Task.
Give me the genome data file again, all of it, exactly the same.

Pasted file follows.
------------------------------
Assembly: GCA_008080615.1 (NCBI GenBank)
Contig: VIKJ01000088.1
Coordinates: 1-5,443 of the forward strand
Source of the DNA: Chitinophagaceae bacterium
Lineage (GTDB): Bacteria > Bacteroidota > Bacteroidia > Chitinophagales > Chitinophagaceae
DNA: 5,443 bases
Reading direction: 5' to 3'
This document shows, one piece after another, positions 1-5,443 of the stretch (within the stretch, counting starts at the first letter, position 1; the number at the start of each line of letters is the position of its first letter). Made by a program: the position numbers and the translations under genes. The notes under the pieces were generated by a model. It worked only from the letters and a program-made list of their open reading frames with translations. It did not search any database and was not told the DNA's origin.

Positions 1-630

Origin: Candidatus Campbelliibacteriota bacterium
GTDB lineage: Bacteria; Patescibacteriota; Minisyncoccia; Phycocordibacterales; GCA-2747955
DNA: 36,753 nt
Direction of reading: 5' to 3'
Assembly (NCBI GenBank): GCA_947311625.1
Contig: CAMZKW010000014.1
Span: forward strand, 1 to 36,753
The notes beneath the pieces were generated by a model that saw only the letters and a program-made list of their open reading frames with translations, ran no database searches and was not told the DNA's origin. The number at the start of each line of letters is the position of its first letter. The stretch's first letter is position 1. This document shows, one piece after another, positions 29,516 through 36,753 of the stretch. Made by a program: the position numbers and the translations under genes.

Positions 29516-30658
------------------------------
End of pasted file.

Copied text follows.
Assembly: GCA_008080615.1 (NCBI GenBank)
Contig: VIKJ01000088.1
Coordinates: 1-5,443 of the forward strand
Source of the DNA: Chitinophagaceae bacterium
Lineage (GTDB): Bacteria > Bacteroidota > Bacteroidia > Chitinophagales > Chitinophagaceae
DNA: 5,443 bases
Reading direction: 5' to 3'
This document shows, one piece after another, positions 1-5,443 of the stretch (within the stretch, counting starts at the first letter, position 1; the number at the start of each line of letters is the position of its first letter). Made by a program: the position numbers and the translations under genes. The notes under the pieces were generated by a model. It worked only from the letters and a program-made list of their open reading frames with translations. It did not search any database and was not told the DNA's origin.

Positions 1-630

Origin: Candidatus Campbelliibacteriota bacterium
GTDB lineage: Bacteria; Patescibacteriota; Minisyncoccia; Phycocordibacterales; GCA-2747955
DNA: 36,753 nt
Direction of reading: 5' to 3'
Assembly (NCBI GenBank): GCA_947311625.1
Contig: CAMZKW010000014.1
Span: forward strand, 1 to 36,753
The notes beneath the pieces were generated by a model that saw only the letters and a program-made list of their open reading frames with translations, ran no database searches and was not told the DNA's origin. The number at the start of each line of letters is the position of its first letter. The stretch's first letter is position 1. This document shows, one piece after another, positions 29,516 through 36,753 of the stretch. Made by a program: the position numbers and the translations under genes.

Positions 29516-30658